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a) Prove that nondegenerate zeros are isolated.

b) Furthermore, show that at a nondegenrate zero $x$, $ind_x (\vec v)=+1$ if the isomorphism $d(\vec v_x )$ preserve orientation, and $ind_x (\vec v)=-1$ if the isomorphism $d(\vec v_x )$ reserve orientation

For part a)

I know that a zero $x$ is nondegenerate if $d(\vec v_x )$ is isomorphism. So this guantee on part b), $\vec v_x:X\to X$ is diffeomorphism.

Let $f_t:X\to X$ be defined as $f_t(x)=\pi(x+t\vec v_x)$. From one of my theorem, at a zero $x$ of $\vec v$, $d(f_t)=I-td(\vec v_x)$ as a linear map $T_x (X)$ to itself

At a nondegenerate zero, $d(\vec v_x ):T_x (X)\to T_x (X)$ is isomorphism. I'm trying to find the connection between this and the above statement, but I can't see any. How can I show that in a very small neighbor hood $U$ of $x$, I can't find any other zero?

From one of my previous exercise, I have shown that for $f:X \to Y$ is diffeomorphism where $X$ is compact manifold and $Y$ is connected manifold, then $deg(f)=+1$ if $f$ preserve the orientation and $deg(f)=-1$ if $f$ reserve the orientation. Can I use any of this result for part b)?

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  • $\begingroup$ I believe Guillemin & Pollack has a typo, where "$d(f_t)_x=I-t \, d \vec v_x$" should be "$d(f_t)_x=I + t \, d \vec v_x$". $\endgroup$ – Kyle Dec 2 '14 at 21:17
  • $\begingroup$ @TedShifrin The above comment may be an addition to your list of errata (this exercise is on p.139). $\endgroup$ – user500094 Apr 9 '18 at 23:44
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Please note: It sounds like you're reading Guillemin and Pollack ("G&P"), so I'll reference it when convenient. However, since this is such a standard text, so I'm not going to write out all the details in the proofs. There's a lot to be learned by struggling with these exercises and forcing yourself to identify and overcome the parts where you get stuck.

Background: A zero $x$ of a vector field $\vec v$ on a smooth manifold $X \subset \mathbb{R}^n$ is called nondegenerate if $d\vec v_x : T_x X \to T_x X$ is an isomorphism. By the $\epsilon$-Neighborhood Theorem, there's a neighborhood $X^\epsilon$ of $X$ in $\mathbb{R}^n$ and a "nearest point" projection $\pi: X^\epsilon \to X$. As you wrote, for sufficiently small $t$, we can define maps $f_t: X\to X$ by $f_t(x)=\pi(x + t \vec v(x))$.

Lemma (G&P 3.5.4). At a zero $x$ of $\vec v$, we have \begin{equation}d(f_t)_x=I + t \, d\vec v_x.\tag{$*$}\end{equation}

Proof. Consider a curve $\gamma: \mathbb{R} \to X$ satisfying $\gamma(0)=x$. Then \begin{align} d(f_t)_x( \gamma'(0))&= d\pi_{x+t \cdot \vec v(x)} \left(\frac{d}{ds} \big( \gamma(s)+ t \vec v(\gamma(s)) \big)\bigg|_{s=0}\right) = d\pi_x \left( \gamma'(0) +t \, d\vec v_x (\gamma'(0)) \right). \end{align} Since $x$ is a zero of $\vec v$, the derivative $d \vec v_x: T_x X \to \mathbb{R}^n$ sends $T_X X$ to itself; see 3.5.3 in G&P if this is unclear. It follows that $\gamma'(0)+t \, d \vec v_x (\gamma'(0))$ lies in $T_x X$, which is fixed by $d\pi_x$ because $X$ is fixed by $\pi$. The claim follows. $\blacksquare$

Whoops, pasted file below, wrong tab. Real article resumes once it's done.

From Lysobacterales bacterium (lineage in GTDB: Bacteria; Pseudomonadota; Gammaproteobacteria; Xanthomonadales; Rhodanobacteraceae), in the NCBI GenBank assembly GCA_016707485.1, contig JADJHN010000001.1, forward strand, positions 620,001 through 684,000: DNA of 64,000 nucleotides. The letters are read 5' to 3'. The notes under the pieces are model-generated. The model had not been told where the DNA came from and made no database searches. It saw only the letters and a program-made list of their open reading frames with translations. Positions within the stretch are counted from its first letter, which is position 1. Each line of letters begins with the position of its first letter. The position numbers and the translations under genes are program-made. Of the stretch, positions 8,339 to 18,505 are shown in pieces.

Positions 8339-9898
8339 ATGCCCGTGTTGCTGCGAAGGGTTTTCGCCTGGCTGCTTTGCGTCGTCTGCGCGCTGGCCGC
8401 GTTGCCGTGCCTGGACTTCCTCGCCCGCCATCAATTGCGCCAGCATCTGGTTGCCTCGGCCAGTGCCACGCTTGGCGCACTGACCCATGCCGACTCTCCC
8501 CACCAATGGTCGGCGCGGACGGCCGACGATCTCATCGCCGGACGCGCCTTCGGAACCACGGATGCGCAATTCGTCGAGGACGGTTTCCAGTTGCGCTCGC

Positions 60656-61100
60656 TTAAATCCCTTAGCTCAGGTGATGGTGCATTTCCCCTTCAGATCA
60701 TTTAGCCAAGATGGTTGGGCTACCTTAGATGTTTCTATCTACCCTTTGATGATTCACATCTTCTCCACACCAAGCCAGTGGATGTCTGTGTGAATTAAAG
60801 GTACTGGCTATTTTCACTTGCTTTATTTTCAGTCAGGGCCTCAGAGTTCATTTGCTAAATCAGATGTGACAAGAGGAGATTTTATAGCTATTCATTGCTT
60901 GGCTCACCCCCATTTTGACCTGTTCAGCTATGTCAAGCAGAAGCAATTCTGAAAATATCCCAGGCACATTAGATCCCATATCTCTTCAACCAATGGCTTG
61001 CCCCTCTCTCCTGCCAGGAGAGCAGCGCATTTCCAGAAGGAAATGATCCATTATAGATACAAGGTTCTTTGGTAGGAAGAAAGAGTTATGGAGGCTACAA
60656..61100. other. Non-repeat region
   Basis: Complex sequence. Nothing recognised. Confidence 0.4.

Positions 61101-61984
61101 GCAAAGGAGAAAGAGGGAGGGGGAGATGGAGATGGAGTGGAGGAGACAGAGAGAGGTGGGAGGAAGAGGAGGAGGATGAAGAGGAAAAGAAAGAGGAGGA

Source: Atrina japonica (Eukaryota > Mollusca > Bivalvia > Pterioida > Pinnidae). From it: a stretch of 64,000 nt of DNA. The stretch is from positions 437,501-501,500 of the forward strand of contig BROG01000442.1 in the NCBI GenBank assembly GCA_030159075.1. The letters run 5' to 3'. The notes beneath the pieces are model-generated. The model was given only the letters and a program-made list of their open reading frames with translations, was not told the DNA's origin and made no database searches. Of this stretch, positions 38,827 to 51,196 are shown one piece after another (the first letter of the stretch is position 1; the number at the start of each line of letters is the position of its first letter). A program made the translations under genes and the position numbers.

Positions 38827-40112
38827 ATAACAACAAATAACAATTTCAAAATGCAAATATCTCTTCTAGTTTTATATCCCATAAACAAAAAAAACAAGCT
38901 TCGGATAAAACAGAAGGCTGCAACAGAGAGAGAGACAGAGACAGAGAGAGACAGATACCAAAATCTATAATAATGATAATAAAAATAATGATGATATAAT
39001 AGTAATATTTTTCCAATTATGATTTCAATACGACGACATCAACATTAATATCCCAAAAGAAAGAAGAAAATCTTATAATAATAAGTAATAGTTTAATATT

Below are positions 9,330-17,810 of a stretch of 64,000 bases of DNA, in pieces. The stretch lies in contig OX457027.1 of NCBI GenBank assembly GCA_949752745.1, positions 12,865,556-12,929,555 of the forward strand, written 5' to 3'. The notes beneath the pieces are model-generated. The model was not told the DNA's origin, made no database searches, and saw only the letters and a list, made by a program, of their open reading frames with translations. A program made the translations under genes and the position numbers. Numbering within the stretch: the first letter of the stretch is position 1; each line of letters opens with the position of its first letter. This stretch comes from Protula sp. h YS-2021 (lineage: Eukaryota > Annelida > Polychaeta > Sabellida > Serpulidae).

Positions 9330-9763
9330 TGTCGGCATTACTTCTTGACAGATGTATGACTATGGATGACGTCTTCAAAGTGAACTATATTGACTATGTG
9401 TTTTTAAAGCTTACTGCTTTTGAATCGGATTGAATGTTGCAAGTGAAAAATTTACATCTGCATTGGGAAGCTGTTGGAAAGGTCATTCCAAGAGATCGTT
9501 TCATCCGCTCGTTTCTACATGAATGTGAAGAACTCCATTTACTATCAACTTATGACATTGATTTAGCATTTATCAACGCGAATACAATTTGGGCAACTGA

Proof that nondegenerate zeroes are isolated: Lefschetz fixed points of diffeomorphisms $X \to X$ are isolated, so it suffices to show that nondegenerate zeroes of $\vec v$ are Lefschetz fixed points of $f_t$; this is the hint provided in G&P. If $x$ is a nondegenerate zero of $\vec v$, then $d \vec v_x (\xi)\neq 0$ for all $\xi \neq 0\in T_x X$. Thus, using ($*$), we see that $d(f_t)_x(\xi)\neq \xi \, \text{ for } t \neq 0.$ It follows that $x$ is a Lefschetz fixed point of $f_t$ (for nonzero $t$). $\blacksquare$

Note: The above argument easily extends to show that the nondegenerate zeroes of $\vec v$ are precisely the Lefschetz fixed points of $f_t$ (for $t \neq 0$).

Proof that $\boldsymbol{\operatorname{ind}_x(\vec v)=+1}$ (resp., $\boldsymbol{-1}$) if $\boldsymbol{d\vec v_x}$ preserves (resp., reverses) orientation: We know that nondegenerate zeroes are Lefschetz fixed points of $f_t$ (for $t\neq 0$), so we have $L_x(f_t)=\operatorname{ind}_x (\vec v)$, where $L_x(f_t)$ is the local Lefschetz number of $f_t$ at $x$; see the Proposition in $\S$3.5 of G&P. We know that $L_x(f_t)=\pm 1$ depending on whether $d(f_t)_x-I$ (an isomorphism because $x$ is a Lefschetz fixed point) preserves ($+1$) or reverses ($-1$) the orientation of $T_x X$; see the Proposition on p121 $\S$3.4 of G&P. Since ($*$) implies that $d(f_t)_x - I= d\vec v_x$, the claim follows. $\blacksquare$

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  • $\begingroup$ Regarding the very last line: the lemma says that $d(f_t)_x-I=tdv_x$, why do you say that $d(f_t)_x-I=dv_x$? $\endgroup$ – user500094 Apr 9 '18 at 22:00

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